PCR-based isolation and identification of full-length low-molecular-weight glutenin subunit genes in bread wheat (Triticum aestivum L.)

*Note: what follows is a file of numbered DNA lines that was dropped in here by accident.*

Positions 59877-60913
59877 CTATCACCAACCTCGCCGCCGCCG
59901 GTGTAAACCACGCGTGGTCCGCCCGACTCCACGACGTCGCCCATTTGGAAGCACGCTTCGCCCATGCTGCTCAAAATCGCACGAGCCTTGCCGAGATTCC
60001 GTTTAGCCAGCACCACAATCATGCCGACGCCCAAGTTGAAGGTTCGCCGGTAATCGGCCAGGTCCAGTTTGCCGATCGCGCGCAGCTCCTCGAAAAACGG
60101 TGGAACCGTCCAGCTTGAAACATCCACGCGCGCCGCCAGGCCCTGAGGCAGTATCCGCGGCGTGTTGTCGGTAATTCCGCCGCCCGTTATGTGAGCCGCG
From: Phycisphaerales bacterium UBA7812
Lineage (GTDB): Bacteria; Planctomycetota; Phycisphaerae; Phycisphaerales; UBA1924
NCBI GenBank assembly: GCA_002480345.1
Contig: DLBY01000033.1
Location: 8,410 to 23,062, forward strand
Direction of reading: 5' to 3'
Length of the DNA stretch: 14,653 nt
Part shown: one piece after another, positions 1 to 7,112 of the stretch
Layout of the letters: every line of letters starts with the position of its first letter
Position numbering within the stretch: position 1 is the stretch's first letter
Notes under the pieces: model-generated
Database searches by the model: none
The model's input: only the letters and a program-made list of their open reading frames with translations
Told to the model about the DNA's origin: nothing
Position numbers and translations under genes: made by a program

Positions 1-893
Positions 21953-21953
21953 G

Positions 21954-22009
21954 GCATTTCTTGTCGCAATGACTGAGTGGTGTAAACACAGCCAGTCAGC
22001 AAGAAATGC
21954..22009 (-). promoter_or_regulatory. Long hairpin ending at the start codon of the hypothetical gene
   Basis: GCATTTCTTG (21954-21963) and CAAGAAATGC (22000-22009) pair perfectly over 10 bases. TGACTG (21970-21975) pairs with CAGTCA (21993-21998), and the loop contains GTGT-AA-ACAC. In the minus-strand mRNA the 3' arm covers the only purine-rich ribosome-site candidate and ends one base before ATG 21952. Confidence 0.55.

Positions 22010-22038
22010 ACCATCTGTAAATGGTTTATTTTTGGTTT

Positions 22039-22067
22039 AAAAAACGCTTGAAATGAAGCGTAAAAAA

A new class of low molecular weight glutenin subunit (LMW-GS) genes was isolated and characterized from Aegilops comosa (2n = 2x = 14, MM). Although their DNA structure displayed high similarity to LMW-i type genes, there are some key differences. The deduced amino acid sequences of their mature proteins showed that the first amino acid residue of each gene was leucine and therefore they were designated as LMW-l type subunits. An extra cysteine residue was present in the signal peptide and the first cysteine residue of mature proteins located at the end of repetitive domain. Additionally, a long insertion of 10–22 residues (LGQQPQ5–17) occurred in the end of the C-terminal II. Comparative analysis demonstrated that LMW-l type glutenin genes possessed a great number of single-nucleotide polymorphisms and insertions/deletions. A new classification system was proposed according to the gene structure and phylogenetic analysis. In this new system, LMW-GS is classified into two major classes, LMW-M and LMW-I, with each including two subclasses. The former included LMW-m and LMW-s types while the latter contained LMW-l and LMW-i types. Analysis of their evolutionary origin showed that the LMW-l genes diverged from the group 2 of LMW-m type genes at about 12–14 million years ago (MYA) while LMW-i type evolved from LMW-l type at approximately 8–12 MYA. The LMW-s type was a variant form of group 1 of LMW-m type and their divergence occurred about 4–6 MYA. In addition to homologous recombination, non-homologous illegitimate recombination could be an important molecular mechanism for the origin and evolution of LMW-GS gene family. The secondary structure prediction suggested that the novel LMW-l type subunits, such as AcLMW-L1 and AcLMW-L2, may have positive effects on dough properties.